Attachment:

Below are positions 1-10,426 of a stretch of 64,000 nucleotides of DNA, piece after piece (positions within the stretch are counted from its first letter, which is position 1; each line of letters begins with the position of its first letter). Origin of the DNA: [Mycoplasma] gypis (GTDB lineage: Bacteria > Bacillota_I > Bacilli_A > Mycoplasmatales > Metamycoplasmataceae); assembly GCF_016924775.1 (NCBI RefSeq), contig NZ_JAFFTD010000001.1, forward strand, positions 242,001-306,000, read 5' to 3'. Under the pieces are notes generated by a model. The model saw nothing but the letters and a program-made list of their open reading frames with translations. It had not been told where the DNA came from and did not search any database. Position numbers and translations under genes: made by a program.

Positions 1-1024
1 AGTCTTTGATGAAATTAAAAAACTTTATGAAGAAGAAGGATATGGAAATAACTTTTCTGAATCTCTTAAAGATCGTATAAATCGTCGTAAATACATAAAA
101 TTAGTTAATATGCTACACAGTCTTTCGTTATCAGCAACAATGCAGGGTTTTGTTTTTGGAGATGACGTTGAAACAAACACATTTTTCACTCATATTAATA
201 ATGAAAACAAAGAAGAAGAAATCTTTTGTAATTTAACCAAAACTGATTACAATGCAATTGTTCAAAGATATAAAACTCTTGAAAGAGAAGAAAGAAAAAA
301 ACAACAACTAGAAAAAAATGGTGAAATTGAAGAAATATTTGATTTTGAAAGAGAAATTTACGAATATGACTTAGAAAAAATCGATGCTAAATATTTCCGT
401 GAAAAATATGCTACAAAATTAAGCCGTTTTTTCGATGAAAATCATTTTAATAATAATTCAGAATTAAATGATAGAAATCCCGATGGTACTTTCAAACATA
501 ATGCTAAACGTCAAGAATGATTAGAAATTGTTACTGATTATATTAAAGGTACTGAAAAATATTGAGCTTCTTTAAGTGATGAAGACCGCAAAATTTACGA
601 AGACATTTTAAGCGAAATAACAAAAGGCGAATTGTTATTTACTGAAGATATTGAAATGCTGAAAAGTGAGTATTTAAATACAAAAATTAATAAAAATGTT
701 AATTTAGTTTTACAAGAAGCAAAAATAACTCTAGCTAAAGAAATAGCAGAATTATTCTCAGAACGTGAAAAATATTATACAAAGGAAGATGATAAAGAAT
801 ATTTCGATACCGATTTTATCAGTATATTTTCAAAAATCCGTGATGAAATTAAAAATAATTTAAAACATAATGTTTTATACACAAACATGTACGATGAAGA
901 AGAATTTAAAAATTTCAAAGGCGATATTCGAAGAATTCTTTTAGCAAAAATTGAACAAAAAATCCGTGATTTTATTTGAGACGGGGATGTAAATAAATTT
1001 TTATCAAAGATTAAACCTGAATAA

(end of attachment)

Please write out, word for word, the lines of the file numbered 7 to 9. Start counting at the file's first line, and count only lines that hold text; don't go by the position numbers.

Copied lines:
401 GAAAAATATGCTACAAAATTAAGCCGTTTTTTCGATGAAAATCATTTTAATAATAATTCAGAATTAAATGATAGAAATCCCGATGGTACTTTCAAACATA
501 ATGCTAAACGTCAAGAATGATTAGAAATTGTTACTGATTATATTAAAGGTACTGAAAAATATTGAGCTTCTTTAAGTGATGAAGACCGCAAAATTTACGA
601 AGACATTTTAAGCGAAATAACAAAAGGCGAATTGTTATTTACTGAAGATATTGAAATGCTGAAAAGTGAGTATTTAAATACAAAAATTAATAAAAATGTT